Inomata et al. suggested that protein folding of ubiquitin in HeLa cells is destabilised, partly due to interactions with endogenous interacting proteins. This result was a challenge to the general belief that protein folding inside cells is stabilised through macromolecular crowding and macromolecular confinement effects. Later, in vitro NMR experiments demonstrated that protein crowders can be mildly destabilising proteins by non-specific interactions, which was confirmed by recent molecular dynamics simulation studies. Here we briefly review these recent findings on the relationship between protein structure, dynamics and stability in intracellular environments.
Hydrogenases play crucial roles in the hydrogen metabolism by catalyzing the production and decomposition of H2. The membrane-bound [NiFe]-hydrogenase is a representative member of O2-tolerant hydrogenases, but the mechanism of which is poorly understood. Recently, we and other groups have reported the crystal structures of membrane-bound [NiFe]-hydrogenases, which revealed an unprecedented structure of one of three iron-sulfur clusters in the enzyme. Together with the spectroscopic study that shows the unique iron-sulfur cluster takes three oxidation states under physiological redox potentials, we concluded that the iron-sulfur cluster plays a key role in the O2-tolerant mechanism of the membrane-bound [NiFe]-hydrogenase.
Biological systems can operate robustly even with substantial stochasticity in their components. One possible but not yet proven mechanism to implement robust operation with noisy components is that relevant information for robust control is embedded in apparently stochastic signals. In this work, by employing Bayesian theory, we theoretically show that intracellular reactions with specific structures can implement statistically optimal dynamics to decode (extract) the relevant information embedded (encoded) within the apparently noisy signal. We also demonstrate that the decoding dynamics is related to a noise-induced transition, implying that optimal dynamics to suppress noise behaves as if exploiting noise for signal amplification.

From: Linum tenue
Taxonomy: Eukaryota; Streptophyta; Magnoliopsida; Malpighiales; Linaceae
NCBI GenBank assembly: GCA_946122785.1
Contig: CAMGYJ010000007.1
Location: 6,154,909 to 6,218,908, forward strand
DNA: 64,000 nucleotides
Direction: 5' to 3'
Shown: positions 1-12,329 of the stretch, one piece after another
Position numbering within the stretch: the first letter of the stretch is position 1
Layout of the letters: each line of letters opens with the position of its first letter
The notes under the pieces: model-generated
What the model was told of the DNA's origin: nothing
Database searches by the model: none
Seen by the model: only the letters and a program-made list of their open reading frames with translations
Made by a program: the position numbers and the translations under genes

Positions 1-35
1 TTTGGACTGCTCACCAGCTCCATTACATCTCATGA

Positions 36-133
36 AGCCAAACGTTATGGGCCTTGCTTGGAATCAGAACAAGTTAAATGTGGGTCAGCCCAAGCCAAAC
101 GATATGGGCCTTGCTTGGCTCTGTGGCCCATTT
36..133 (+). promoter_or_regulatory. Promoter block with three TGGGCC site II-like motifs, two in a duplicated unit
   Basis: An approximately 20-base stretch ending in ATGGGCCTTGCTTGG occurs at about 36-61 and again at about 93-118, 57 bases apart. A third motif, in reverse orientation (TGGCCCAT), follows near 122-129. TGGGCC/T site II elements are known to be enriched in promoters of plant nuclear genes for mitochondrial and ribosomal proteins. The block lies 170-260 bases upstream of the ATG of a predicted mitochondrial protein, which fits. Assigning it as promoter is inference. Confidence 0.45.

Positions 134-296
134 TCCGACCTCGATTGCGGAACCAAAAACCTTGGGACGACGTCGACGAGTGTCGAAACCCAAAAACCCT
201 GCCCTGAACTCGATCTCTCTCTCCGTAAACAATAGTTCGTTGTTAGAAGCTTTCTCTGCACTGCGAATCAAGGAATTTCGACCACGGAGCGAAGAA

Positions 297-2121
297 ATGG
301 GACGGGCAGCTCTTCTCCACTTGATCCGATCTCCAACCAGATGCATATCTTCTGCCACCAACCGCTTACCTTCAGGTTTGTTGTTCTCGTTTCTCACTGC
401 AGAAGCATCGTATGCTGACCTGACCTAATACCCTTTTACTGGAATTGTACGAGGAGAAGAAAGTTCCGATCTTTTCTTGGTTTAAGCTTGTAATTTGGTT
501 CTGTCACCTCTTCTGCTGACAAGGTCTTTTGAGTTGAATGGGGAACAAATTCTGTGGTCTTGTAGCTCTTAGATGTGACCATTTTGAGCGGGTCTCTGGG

Formation of synaptic connections between nerve cells is the key to understanding neuronal development. Despite the wealth of in vitro information, fundamental questions regarding how synapses are formed in the mammalian brain remain unanswered. Glutamate receptor (GluR) δ2 selectively expressed in cerebellar Purkinje cells is essential for synaptic formation in vivo. We showed that the trans-synaptic interaction of postsynaptic GluRδ2 and presynaptic neurexins through secreted cerebellin precursor protein 1 (Cbln1) mediates cerebellar synapse formation. We also demonstrated that GluRδ2 triggers synapse formation by tetramerization of neurexins through Cbln1. These finding provide a molecular insight into the mechanism of synapse formation in the brain.
Energy-conversion systems mediated by bacterial metabolism have recently attracted much attention, and therefore, demands for tuning of bacterial metabolism are increasing. It is widely recognized that intracellular redox atmosphere is one of the important factors influencing on bacterial metabolism. Although intracellular redox atmosphere had been conventionally tuned by dissolved oxygen concentration or by appropriate selection of an electron acceptor for respiration, we are developing novel method based on electrochemical technique for on-line (dynamic) tuning. Here we review our recent studies on electrochemical tuning of intracellular redox environment toward the control of bacterial metabolic pathway and activity.